The National Book Foundation made some unusual choices even by its own standards when it announced the list of nominees for the 2004 National Book Awards last week, choosing a public-domain work in nonfiction, naming a number of university presses and leaving out several favored works by vaunted authors.

In its boldest choice, the committee tabbed The September 11 Commission Report as a nonfiction nominee. Despite the book receiving acclaim for its seamless narrative, the move is likely to be read as a statement in a year in which political books dominated the landscape. It is only the second time the group has ever chosen a public-domain government work. (While St. Martin's and others have editions, the nomination went to the official Norton publication.)

Norton was in fact a big winner among the nominees; it also landed a shortlist spot in nonfiction for Stephen Greenblatt's newly released Will in the World, about the life of William Shakespeare. In fiction, the committee omitted notable works by the likes of Philip Roth and also didn't include books from Random or Farrar, Straus & Giroux, two houses that usually receive nominations in the category. Instead, it looked to Northwestern UP's TriQuarterly Books, which published Christine Schutt's Florida. Norton gets its third nomination in this category with Joan Silber's collection Ideas of Heaven.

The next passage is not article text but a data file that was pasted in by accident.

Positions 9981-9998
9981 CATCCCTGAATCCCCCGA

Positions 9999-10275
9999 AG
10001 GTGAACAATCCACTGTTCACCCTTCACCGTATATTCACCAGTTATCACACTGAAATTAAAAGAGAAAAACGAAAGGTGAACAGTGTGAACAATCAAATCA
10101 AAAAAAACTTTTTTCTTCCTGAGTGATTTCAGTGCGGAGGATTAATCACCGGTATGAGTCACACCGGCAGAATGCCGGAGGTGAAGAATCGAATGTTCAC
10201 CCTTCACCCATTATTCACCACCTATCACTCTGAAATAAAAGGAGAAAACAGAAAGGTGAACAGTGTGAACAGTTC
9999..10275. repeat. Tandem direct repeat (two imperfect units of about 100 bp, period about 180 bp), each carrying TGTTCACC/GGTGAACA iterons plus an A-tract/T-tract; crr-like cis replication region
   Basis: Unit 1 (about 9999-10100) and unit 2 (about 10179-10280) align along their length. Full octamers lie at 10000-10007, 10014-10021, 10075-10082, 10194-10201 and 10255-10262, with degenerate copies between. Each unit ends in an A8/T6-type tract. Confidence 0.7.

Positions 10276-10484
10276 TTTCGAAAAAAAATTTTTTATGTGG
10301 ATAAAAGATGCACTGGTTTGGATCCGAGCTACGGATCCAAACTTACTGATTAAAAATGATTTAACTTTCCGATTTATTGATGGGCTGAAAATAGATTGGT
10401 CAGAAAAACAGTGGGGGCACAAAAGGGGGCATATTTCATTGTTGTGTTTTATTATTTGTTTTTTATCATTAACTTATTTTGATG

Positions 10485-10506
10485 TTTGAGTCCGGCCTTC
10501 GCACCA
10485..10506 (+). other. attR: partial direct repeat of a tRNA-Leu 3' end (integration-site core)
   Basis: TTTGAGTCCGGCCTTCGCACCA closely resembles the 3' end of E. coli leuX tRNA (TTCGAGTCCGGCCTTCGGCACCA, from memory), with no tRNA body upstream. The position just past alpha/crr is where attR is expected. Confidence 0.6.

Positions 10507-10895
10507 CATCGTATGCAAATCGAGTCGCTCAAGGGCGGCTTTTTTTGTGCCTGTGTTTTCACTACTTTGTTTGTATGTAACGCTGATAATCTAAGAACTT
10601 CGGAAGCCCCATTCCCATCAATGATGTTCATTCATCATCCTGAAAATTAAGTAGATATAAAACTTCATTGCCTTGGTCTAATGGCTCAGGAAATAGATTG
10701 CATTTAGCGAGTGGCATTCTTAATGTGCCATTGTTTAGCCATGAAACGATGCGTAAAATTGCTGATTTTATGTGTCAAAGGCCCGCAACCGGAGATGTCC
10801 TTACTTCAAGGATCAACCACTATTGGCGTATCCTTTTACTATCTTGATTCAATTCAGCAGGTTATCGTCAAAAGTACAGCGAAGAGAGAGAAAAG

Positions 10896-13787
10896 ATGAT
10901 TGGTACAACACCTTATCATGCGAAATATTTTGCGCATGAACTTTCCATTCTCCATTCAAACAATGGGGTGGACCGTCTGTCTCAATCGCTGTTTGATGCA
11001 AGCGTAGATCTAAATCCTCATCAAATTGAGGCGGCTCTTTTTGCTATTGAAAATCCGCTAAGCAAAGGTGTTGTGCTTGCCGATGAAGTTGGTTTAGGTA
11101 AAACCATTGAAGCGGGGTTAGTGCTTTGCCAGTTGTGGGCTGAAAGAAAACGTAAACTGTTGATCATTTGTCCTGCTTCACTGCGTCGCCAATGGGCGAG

A particular kind of anomaly took place in young people's literature, where a sweep for S&S (three) and Little, Brown (two) further cements those houses' growing stature in the genre.

Eight of the 10 nonfiction or fiction spots were taken by university presses or mid-size houses such as Holt and Harcourt. This is also the first year in which the fiction category nominees were all women. The awards will be given out at New York's Marriott Marquis on November 17.

The List of Nominees:

Nonfiction:Arc of Justice by Kevin Boyle (Holt); Washington's Crossing by David Hackett Fischer (Oxford); Life on the Outside by Jennifer Gonnerman (FSG); The September 11 Commission Report (Norton); Will in the World by Stephen Greenblatt (Norton).

Fiction:Our Kind by Kate Walbert (Scribner); Ideas of Heaven by Joan Silber (Norton); The News from Paraguay by Lily Tuck (HarperCollins); Madeleine Is Sleeping by Sarah Shun-lien Bynum (Harcourt); and Florida by Christine Schutt (Northwestern Univ. Press/TriQuarterly)

Poetry:Collected Poems by Donald Justice (Knopf); Shoah Train by William Heyen (Etruscan Press); The Rest of Love by Carl Phillips (FSG); Goest by Cole Swensen (Alice James Books); and Door in the Mountain by Jean Valentine (Wesleyan Univ. Press).

Young people's literature:Honey, Baby, Sweetheart by Deb Caletti (Simon & Schuster Books for Young Readers); Godless by Pete Hautman (Simon & Schuster Books for Young Readers); Harlem Stomp! by Laban Carrick Hill(Little, Brown/ Megan Tingley); The Legend of Buddy Bush by Sheila P. Moses (S&S Children's Publishing/ Margaret K. McElderry Books); and Luna by Julie Anne Peters (Little, Brown/Megan Tingley).